General Lays Out Challenges of Defending Cyberspace
By Jim Garamone
American Forces Press Service
OFFUTT AIR FORCE BASE, Neb., March 14, 2008 Air Force Minuteman and Navy Trident missiles stand outside the headquarters of U.S. Strategic Command here as reminders of the command’s mission of strategic deterrence and nuclear operations.
But walking past the missiles are servicemembers using cell phones and other wireless devices. And that, too, represents a mission of the command: cyberspace operations.
Air Force Gen. Kevin P. Chilton, commander of U.S. Strategic Command, said defense networks see more than a million suspicious “hits” a day.
“These are pings where someone is coming in and trying to open something or access information from someone within our military networks,” Chilton said during an interview March 11. “This could be everything from some curious citizens, to people who maybe are trying to hack for sport, to people who are trying to collect information.”
He said what concerns the command is what some people call data mining. This is where analysts use computers to shift through enormous quantities of data to glean information. It is the new form of espionage.
“The way I think of it is various organizations are coming in and doing espionage work,” the general said. “You can imagine the downloading of files from personnel agencies or other branches of government.”
In the past, to get that information “you would hire someone to break in with a flashlight in their teeth and go through the drawer and photograph the files,” Chilton said. Now, all this information is stored on discs or on computers. Spies don’t have to leave a computer terminal in their own countries to try to get this information.
China has written openly of cyber warfare, and U.S. officials write in the current “Military Power of the Peoples’ Republic of China” assessment that Chinese officials see cyber warfare as an asymmetric brand of warfare.
“China’s current thinking on asymmetric warfare is encapsulated by a military theory termed ‘non-contact,’ which seeks to attain a political goal by looking for auxiliary means beyond military boundaries or limits,” the publication says. “Examples include: cyber warfare against civilian and military networks – especially against communications and logistics nodes; fifth column attacks, including sabotage and subversion, attacks on financial infrastructure; and, information operations.”
There have been a number of “intrusions” against DoD computers from China, but the United States has not attributed these to any country. “The thing about China that gives us pause is they have written openly about their emphasis in particular areas: space, cyber,” Chilton said.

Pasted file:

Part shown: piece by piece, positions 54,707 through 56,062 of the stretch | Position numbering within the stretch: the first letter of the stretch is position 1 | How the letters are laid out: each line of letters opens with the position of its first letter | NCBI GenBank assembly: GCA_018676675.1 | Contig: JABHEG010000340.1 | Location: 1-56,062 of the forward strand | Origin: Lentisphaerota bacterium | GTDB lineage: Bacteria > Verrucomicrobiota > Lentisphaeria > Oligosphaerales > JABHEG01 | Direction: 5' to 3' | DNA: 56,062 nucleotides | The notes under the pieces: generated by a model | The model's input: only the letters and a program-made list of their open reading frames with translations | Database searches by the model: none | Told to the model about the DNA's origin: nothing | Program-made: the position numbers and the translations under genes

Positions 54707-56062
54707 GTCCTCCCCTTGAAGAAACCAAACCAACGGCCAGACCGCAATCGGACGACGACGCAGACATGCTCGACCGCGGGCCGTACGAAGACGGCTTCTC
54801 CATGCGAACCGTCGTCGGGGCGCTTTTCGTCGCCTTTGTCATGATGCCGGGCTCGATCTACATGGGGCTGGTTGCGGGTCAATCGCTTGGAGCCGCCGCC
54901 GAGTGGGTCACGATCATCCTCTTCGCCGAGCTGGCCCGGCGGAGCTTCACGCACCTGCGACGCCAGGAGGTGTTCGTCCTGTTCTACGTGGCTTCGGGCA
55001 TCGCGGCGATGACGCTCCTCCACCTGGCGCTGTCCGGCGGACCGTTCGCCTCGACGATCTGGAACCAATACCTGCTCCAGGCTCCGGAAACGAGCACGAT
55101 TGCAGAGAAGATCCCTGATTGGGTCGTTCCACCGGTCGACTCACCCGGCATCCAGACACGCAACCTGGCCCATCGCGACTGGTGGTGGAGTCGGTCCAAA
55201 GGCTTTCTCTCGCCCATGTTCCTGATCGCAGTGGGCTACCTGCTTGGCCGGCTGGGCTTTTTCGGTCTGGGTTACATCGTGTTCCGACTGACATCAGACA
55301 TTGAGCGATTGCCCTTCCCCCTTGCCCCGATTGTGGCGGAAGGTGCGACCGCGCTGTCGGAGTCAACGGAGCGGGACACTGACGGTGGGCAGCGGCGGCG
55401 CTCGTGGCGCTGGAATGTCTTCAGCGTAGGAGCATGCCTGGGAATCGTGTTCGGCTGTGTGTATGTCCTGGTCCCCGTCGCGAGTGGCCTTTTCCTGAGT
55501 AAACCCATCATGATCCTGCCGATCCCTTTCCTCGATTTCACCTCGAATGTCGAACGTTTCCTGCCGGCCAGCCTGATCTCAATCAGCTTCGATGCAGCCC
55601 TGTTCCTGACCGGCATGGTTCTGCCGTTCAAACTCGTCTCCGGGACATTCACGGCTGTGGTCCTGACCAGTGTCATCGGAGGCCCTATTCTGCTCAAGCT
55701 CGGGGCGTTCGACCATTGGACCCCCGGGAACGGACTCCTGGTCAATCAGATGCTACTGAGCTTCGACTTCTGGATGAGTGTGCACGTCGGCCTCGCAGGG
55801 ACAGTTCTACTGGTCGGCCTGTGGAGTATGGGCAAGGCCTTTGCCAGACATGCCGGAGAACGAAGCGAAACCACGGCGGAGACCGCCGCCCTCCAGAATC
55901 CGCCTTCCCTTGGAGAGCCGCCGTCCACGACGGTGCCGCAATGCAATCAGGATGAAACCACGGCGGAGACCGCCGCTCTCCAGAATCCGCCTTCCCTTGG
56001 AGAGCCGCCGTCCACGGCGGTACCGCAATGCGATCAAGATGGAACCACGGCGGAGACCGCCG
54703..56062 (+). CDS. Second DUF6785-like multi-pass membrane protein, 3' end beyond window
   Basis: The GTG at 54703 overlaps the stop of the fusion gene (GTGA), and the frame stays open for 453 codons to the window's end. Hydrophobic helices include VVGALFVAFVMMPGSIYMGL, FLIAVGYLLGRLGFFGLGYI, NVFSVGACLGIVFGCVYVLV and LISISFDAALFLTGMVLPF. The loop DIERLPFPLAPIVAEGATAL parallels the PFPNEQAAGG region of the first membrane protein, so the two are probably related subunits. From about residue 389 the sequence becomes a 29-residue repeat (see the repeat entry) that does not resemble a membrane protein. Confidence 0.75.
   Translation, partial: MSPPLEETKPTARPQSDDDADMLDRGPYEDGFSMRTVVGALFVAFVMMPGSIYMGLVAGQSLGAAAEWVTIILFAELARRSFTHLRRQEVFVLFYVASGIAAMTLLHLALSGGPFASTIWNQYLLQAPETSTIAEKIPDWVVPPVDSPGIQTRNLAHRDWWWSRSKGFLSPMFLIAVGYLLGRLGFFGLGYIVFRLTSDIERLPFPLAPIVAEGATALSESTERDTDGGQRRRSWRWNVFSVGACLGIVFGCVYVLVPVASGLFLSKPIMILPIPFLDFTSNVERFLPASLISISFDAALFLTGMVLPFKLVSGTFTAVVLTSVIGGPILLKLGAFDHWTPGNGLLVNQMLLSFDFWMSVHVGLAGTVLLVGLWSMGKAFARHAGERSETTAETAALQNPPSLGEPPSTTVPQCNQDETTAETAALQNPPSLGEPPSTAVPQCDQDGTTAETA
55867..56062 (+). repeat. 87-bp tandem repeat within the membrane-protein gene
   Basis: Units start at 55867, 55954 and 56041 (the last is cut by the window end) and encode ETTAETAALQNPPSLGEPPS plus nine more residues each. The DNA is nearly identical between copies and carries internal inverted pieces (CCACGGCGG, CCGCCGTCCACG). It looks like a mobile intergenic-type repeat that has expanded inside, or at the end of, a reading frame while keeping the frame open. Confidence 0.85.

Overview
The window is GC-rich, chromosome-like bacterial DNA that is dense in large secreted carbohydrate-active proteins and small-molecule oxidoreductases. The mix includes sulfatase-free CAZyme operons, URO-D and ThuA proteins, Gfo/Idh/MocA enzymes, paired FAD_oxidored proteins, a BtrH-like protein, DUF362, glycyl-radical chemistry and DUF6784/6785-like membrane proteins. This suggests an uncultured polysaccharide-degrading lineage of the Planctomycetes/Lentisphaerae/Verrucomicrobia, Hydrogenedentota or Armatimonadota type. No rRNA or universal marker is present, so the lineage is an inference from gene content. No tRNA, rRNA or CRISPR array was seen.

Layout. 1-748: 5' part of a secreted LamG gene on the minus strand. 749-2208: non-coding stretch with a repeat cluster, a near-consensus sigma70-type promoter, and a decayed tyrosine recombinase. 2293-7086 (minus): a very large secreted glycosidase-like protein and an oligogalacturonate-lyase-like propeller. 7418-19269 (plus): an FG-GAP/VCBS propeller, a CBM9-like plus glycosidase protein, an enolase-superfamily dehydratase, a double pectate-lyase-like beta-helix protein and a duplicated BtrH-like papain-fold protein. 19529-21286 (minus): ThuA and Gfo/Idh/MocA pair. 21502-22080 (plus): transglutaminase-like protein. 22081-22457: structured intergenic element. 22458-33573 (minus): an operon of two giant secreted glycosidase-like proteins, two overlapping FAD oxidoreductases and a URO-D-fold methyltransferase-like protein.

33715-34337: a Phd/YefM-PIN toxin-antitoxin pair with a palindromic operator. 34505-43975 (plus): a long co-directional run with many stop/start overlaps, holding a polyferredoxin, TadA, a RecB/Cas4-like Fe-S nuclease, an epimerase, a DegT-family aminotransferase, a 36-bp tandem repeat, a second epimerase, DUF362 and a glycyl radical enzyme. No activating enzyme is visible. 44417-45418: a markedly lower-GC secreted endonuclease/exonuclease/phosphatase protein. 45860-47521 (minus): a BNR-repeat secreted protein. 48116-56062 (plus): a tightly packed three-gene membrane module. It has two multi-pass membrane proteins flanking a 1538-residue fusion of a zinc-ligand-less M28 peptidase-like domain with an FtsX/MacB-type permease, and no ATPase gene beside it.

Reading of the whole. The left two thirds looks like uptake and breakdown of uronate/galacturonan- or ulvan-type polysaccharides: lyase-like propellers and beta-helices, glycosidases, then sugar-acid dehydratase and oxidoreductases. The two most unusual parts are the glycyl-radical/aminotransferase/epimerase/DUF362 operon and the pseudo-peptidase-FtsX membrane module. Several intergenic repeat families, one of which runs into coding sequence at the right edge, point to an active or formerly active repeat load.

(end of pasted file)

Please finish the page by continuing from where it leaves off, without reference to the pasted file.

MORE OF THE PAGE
In the cyber world it is tough to figure out who is attacking. In April 2007, Estonia came under cyber attack. The denial-of-service attack targeted the government, banks, newspapers and other computer dependent businesses. Estonian officials immediately charged Russia with initiating the attacks, but to date, a computer hacker in Estonia has been the only person charged in the attack.
“The kind of attack that you would worry about is the kinds of things we saw in Estonia last year -- a denial-of-service attack, where they flood the system with so many e-mail ‘botnets’ you don’t shut the system down, but you slow it down to the point that it’s unusable,” the general said.
STRATCOM and the rest of the military are more aware than ever of intrusions of their networks, reporting on them and taking actions.
“A big step forward for us was unity of effort,” the general said. Joint Task Force Global Network Operations is part of the command tasked with defending the military and classified systems. The task force put in place guidelines and restrictions for the way the services operate in the cyber world. This includes security measures, firewalls and what people shouldn’t be doing, the general said.
“We have a lot of work in front of us in training people in our military, because defense of the network goes from high-end technical solutions to the very low-end, which is making sure the very newest and youngest person on the network understands that their actions can create vulnerability that is significant and teach them what to watch out for and what they should and shouldn’t do,” Chilton said.
All computer defenders must be worried about the whole range of attacks or intrusions, Chilton said.
“You have to be worried about it all -- I mean, we can have a bored 16-year-old do damage to our networks,” he noted. “It’s not just a nation-state that you worry about. It can be from any organization like al Qaeda.”